If you think you’re going to want to learn more languages, go ahead and start looking at one you’re interested in now… esp since, with Javascript being prototyped, you may want early exposure to class-based languages and how they are different. PHP is class-based, as is Python, Ruby, etc. Maybe if you’re interested in a back-end language, go ahead and read the flame-fest threads around teh internets where people scream out why one is better than the other. Sometimes there are good arguments in there, to help you get an idea of what you get from a language. The community is important!!! You don’t learn in a vacuum and you likely won’t develop alone, so a good online (and offline) community for your language is very good to have. Good documentation is also good… PHP is known for php.net which has lots and lots of documentation written in fairly plain English. Many applications for your language as well… for example, if you’re using Linux and want to tinker with the desktop apps, Python is one clear choice. Lots of stuff in Gnome is written in Python. Also programs on Windows.

I’m kinda glad if I want to make some object that’s mostly the same as some other object plus whatever else I want, I don’t have to go off and make some new Class first that does nothing but states the rules. In Javascript, you can just say “I want a new Object and I want it to inherit all these methods and properties from the other one” and it’s done.

Some people are talented in programming and maybe already have a mindset that works because they already think a certain way, but I’d say anyone can learn basically how to think that way and at least be able to write simple things that work. And just as importantly, be able to read complex things and know what they’re doing (and why). I’m not there yet, but I believe I will be.

ralph.m thanks for the recommendation on the books
Stomme poes thanks for explaining in detail how you are learning that really helps. I guess I just need to stick with it and I’ll eventually get it hopefully. I think I’m able to understand more by reading a script than actually being able to write my own at this point, but it’s still very minimal what I can understand. But that’s a start right? Well I’ve got Simply JavaScript the book already and I’m definitely gonna check out that Jeremy Keith book, didn’t know he had written any JavaScript books. Good recommendation about the forums also, I’ve been coming to the forums more and more recently, because it really is super helpful to find out how others approach something or tap into their knowledge of something.

DOM Scripting was one of the first JavaScript books I read and I highly recommend it.

And also: as someone who reads reads reads, I agree wholly with those who say: write, write, write.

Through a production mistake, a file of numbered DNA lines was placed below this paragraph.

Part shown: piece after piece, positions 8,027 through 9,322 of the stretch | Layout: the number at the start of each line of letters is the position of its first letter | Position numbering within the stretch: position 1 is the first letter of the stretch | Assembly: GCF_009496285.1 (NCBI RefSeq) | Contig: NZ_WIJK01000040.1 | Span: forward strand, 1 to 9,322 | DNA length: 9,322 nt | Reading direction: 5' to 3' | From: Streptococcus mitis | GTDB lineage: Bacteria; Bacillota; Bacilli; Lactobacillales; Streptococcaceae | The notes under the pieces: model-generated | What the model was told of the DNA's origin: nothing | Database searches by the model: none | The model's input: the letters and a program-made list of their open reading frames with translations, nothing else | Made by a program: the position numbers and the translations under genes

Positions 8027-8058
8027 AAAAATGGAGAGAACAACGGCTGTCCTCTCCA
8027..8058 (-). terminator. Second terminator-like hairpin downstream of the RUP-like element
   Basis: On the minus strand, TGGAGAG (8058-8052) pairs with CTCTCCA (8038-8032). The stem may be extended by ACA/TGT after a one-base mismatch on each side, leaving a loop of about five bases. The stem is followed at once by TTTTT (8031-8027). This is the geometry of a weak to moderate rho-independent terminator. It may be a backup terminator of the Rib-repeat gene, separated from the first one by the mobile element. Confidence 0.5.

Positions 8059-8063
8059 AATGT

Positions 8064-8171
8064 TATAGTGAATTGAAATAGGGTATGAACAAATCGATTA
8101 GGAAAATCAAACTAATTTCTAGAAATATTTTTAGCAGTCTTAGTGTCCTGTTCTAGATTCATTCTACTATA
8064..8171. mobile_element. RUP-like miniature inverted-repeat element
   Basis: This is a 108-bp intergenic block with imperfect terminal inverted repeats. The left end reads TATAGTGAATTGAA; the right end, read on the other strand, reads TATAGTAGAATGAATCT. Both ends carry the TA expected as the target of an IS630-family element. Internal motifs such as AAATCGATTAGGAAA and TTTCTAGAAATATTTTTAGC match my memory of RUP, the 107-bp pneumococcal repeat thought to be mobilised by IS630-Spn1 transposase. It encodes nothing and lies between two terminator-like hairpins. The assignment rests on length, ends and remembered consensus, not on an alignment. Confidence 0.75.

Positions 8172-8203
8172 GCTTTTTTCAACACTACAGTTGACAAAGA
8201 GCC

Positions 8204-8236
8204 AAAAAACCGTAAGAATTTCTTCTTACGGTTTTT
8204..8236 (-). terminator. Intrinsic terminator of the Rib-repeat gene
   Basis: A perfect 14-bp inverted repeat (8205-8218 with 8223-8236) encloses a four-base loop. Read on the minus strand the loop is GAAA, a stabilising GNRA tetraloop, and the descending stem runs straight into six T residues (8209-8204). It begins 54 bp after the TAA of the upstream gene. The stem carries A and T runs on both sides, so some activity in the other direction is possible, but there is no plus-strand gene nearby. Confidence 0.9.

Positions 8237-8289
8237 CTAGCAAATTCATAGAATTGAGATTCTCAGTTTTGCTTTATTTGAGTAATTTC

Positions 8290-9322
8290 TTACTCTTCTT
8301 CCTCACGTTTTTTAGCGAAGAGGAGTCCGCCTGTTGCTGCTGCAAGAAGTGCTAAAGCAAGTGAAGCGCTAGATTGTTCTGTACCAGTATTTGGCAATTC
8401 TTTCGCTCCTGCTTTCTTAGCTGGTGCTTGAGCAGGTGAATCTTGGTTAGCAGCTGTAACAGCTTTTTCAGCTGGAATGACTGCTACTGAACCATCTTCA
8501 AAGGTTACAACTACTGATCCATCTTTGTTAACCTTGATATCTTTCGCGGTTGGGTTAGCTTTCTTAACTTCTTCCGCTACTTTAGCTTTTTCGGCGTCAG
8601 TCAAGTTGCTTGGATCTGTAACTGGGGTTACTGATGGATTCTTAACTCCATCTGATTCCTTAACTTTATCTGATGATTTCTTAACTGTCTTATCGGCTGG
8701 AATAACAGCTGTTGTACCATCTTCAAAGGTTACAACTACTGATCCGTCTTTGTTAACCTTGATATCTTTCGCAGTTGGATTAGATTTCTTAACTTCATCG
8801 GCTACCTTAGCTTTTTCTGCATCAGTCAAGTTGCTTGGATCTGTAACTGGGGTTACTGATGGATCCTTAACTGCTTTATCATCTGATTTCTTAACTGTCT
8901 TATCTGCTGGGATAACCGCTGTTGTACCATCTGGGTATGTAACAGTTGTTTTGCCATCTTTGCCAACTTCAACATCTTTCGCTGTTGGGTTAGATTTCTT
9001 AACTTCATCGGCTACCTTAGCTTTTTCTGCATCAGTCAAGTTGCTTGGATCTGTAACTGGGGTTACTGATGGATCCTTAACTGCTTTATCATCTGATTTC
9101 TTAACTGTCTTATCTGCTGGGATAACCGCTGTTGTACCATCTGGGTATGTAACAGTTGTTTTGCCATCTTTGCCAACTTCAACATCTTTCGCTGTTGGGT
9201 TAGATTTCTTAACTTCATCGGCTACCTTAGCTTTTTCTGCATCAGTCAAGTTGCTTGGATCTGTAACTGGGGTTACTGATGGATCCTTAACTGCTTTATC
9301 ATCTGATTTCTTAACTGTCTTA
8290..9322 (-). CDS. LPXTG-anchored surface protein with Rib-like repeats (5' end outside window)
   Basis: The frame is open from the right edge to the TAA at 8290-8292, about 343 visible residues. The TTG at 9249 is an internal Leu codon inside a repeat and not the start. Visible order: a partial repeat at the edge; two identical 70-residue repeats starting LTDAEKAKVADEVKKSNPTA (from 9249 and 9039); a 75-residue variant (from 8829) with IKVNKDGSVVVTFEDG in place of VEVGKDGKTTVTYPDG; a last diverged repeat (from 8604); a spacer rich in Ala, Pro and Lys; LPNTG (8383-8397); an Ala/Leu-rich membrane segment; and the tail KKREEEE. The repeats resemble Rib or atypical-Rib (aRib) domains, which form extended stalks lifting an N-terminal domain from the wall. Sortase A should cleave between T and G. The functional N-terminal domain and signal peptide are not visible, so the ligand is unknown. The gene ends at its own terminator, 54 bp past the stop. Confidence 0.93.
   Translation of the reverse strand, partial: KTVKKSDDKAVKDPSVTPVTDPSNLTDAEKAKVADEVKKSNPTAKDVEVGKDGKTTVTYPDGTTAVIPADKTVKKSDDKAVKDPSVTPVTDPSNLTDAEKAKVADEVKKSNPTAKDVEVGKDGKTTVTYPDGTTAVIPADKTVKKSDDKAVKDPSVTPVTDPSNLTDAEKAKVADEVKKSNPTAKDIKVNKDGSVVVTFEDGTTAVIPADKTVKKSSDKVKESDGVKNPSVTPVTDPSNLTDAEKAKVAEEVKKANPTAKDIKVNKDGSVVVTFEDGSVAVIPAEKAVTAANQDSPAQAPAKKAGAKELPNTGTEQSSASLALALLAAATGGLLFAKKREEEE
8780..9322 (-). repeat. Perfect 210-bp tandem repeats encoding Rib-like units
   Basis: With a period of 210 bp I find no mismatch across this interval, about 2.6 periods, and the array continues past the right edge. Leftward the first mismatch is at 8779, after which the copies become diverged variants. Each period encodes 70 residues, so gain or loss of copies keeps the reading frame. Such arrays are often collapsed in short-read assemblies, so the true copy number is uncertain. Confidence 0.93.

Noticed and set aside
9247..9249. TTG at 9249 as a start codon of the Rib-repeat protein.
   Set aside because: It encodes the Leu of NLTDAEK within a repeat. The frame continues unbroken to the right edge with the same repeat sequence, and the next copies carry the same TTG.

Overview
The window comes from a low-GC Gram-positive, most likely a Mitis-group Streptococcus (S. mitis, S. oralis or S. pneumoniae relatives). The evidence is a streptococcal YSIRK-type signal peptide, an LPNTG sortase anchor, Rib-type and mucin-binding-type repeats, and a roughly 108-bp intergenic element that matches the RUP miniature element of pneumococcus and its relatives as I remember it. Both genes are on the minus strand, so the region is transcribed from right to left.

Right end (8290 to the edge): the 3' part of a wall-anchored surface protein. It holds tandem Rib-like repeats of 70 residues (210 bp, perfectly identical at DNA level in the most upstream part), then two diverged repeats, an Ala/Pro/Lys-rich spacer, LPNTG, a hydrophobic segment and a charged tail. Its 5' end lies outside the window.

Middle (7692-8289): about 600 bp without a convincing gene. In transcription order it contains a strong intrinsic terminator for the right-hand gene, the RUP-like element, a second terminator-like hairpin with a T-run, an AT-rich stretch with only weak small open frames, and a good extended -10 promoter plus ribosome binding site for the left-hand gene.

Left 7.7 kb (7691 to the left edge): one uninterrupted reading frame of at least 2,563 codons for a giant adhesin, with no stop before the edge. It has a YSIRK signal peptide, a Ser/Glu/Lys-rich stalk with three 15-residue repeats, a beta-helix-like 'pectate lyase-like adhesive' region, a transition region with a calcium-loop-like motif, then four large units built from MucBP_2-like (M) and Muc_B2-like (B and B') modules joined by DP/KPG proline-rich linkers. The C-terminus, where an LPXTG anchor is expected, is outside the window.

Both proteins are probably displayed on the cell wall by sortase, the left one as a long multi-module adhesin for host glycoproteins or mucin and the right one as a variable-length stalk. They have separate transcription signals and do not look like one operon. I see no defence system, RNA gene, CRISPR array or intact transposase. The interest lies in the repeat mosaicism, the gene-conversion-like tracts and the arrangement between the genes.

Write code, write more code, write still more code. You learn stuff from these books, absolutely. You learn to know what you know from writing code.

Go ahead and try out http://eloquentjavascript.net/chapter1.html it doesn’t focus on DOM scripting til the end. It has a built-in console where you can try out your own code.

Very cool. I like that there’s a built in console. I read the first chapter. I already don’t understand the very first example. :slight_smile: How does it come up with 55? When I run the script that’s what I get in the Output window.

How does it come up with 55? When I run the script that’s what I get in the Output window.

You know, I should figure out how to make Firebug work with his console. With any kind of debugging tool like Firebug, Dragonfly etc what you can do is set a breakpoint (a place where the program should pause) and then you can step through each step. In the Firebug/whatever console you’ll see the variables like Total and Count in there, and each step through the loop you’ll see what their values upgrade to. In his console all you see is the result of the final Print statement (after all the loops have finished). One thing you can do is, on his page, click on what looks like a bit of paper to load his code into the right side of the console, then change it: move the print statement to inside the loop, so you can see the result of Total after each loop run!

var total = 0, count = 1;
while (count <= 10) {
  total += count;
  count += 1;
  print('Total is ' + total);  
  print('Count is ' + count); 

“Count” here is, as he’ll later tell you, usually seen in loops as “i” (for incrementer), but for now he uses “count” just so you know what it is.
So count starts at 1 and all it’s doing is counting how many times to run the loop. The conditional (while count’s number is less than, or equal to, 10— keep going). So how many times does the loop run? 10 times. 1-10. Later I think he introduces the more popular “count=0, while count < 10…” which is the same number of times, but starting with 0.

total += count; <– The longer version of this is, total= total+count. The += is a shortcut. Yes, there is a -= too.
So to start:
total=0 and count=1.

while (count <= 10) {

1 is less than or equal to 10, so run the loop.

total += count;

total = 0 + 1 (which is 1, so total is now 1)

count += 1;

count = count + 1, or “increment count by 1”. count was 1, +1 makes it now 2.

Loop goes again, because 2 is still less than or equal to 10.
total = 1 + 2 (so now 3)
count = 2 + 1 (so now 3)

Loop goes again, because 3 is still less than or equal to 10.
total = 3 + 3 (original total + count, so now 6)
count = 3 + 1 (so now 4…)

etc. Count is going up by 1 number each time (which is good, to keep track of each loop), while total starts getting larger (I forget the name of this number sequence but it has a name).

Total starts at 0.
1 + 2 + 3 + 4 + 5 + 6 + 7 + 8 + 9 + 10 = 55, where total's values at each loop are 1, 3, 6, 10, 15, 21, 28, 36, 45, and 55

Believe me, when I first went through his book, I missed a lot of it too. After watching loops in Firebug or (I started before I had Firebug) actually getting out a pencil and writing out each iteration of the loop (like I did above), they started to click.

Programmers will tell you loops are easy and they are one of the most basic structures in programming. But that doesn’t mean everyone just gets them the first time they play with them.